Just five days after the Weinstein allegations surfaced, Brooklyn Nine-Nine star Terry Crews shared his own account of sexual assault on Twitter. Crews tweeted that a "high-level Hollywood executive," who he later identified as talent agent Adam Venit, groped his genitals at a party in 2016. Last week, Crews filed a lawsuit against Venit and his employer William Morris Endeavor over the assault.
Crews, who was recently named as a "Silence Breaker" in TIME's Person of the Year issue, spoke with NPR about what inspired him to come forward about his own assault and what he hopes his lawsuit will accomplish.
"Once the Weinstein story broke, and these women were coming out and saying what he did, and I just kept hearing ... 'Oh boy, these women, here they come, they just want attention and a payday,'" Crews told the outlet. "And I got angry. I got really angry, because I said, 'They're being dismissed, like this stuff is happening, it happens, it happened to me.'"
Although everyone who comes forward about sexual assault is subjected to doubt and shaming, male victims (especially adults) are often subjected to additional stigmatization. In Crews' case, his race also impacted the response to his allegation against Venit. As he told NPR, "white racists" have branded him a coward and "black extremists" have labeled him the "weakest black man of all time."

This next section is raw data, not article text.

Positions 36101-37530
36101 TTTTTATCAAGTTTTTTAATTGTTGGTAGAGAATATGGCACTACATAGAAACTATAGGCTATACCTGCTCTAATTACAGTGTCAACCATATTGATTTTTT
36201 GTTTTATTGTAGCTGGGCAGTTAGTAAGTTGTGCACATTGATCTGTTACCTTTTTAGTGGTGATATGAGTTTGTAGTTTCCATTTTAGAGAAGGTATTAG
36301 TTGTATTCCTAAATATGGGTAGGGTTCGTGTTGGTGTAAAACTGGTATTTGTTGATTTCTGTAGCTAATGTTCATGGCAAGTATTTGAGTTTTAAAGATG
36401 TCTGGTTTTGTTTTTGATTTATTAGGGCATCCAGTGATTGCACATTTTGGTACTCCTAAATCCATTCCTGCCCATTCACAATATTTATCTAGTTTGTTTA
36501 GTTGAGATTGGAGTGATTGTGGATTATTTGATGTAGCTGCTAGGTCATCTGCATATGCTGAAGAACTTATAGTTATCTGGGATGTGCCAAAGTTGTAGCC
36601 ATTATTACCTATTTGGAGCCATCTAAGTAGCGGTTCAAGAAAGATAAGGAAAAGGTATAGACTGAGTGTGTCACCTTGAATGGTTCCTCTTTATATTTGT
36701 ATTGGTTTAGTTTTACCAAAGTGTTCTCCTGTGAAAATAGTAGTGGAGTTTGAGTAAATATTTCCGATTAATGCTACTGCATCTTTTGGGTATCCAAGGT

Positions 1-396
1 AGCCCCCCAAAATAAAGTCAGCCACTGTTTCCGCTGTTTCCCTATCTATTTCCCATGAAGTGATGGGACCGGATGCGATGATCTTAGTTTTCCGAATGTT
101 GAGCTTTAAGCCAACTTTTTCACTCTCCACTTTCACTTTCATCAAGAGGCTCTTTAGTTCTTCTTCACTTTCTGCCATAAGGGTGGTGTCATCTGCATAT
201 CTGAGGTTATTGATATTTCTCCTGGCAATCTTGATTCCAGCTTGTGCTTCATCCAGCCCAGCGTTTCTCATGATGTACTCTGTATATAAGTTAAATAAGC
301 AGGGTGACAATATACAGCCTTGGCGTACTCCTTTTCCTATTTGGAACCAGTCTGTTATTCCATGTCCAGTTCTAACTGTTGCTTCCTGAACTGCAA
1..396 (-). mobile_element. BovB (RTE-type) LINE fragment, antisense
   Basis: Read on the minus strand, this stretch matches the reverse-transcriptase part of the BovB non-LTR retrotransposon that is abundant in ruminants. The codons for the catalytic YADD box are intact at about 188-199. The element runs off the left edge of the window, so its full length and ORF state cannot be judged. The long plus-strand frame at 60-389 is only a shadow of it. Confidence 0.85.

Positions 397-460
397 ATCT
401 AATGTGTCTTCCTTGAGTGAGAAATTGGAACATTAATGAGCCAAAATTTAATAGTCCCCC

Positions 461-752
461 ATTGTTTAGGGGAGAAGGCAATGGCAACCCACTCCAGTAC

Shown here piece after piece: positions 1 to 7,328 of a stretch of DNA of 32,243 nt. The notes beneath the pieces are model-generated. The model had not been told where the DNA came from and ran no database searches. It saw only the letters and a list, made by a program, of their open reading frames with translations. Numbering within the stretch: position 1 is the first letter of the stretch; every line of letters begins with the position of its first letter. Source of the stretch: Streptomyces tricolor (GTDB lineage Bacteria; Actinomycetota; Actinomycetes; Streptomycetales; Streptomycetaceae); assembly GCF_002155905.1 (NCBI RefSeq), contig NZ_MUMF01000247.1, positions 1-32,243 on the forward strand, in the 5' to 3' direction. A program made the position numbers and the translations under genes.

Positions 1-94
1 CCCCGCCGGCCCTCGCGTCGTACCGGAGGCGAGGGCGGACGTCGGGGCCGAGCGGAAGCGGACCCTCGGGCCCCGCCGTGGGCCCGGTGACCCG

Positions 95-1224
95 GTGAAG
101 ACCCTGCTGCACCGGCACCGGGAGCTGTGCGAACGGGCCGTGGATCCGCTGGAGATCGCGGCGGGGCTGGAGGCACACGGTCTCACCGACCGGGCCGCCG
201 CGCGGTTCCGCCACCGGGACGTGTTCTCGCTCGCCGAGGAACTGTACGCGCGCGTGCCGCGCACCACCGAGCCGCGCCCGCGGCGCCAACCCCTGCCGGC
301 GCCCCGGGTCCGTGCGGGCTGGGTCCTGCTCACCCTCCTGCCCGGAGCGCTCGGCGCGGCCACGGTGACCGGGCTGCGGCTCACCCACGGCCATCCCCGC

But, as he expressed in his initial Twitter thread, Crews was keenly aware of the optics of the situation. Venit, a white man, allegedly groped him in a public space and if Crews had physically retaliated in the moment, his behavior is what would have made headlines.
"[Y]ou're talking about a country where a little kid is walking with a pack of Skittles and gets harassed by a man and the kid ends up dead, and the harasser is still walking around free," Crews told NPR.
He also emphasized that the lawsuit against Venit and WME isn't about revenge — it's about accountability. Crews said he has to constantly remind himself that he has nothing to be ashamed of and he did nothing wrong, a struggle that's common among survivors of sexual abuse.
"[S]omehow our society is wired for the victim to take the whole brunt of shame," he told NPR. "Because if no one gets a pass, if everyone holds everyone accountable every time, the whole system will be disciplined into knowing how to behave because this is all about not accepting this foul behavior."
In addition to reminding us that men aren't immune from sexual assault, Crews has also been extremely conscious to use his platform to raise awareness about what men can do to combat sexual violence against women. In fact, he used his TIME interview to focus on the importance of men holding other men accountable.
Refinery29 has reached out to the William Morris Endeavor for comment.
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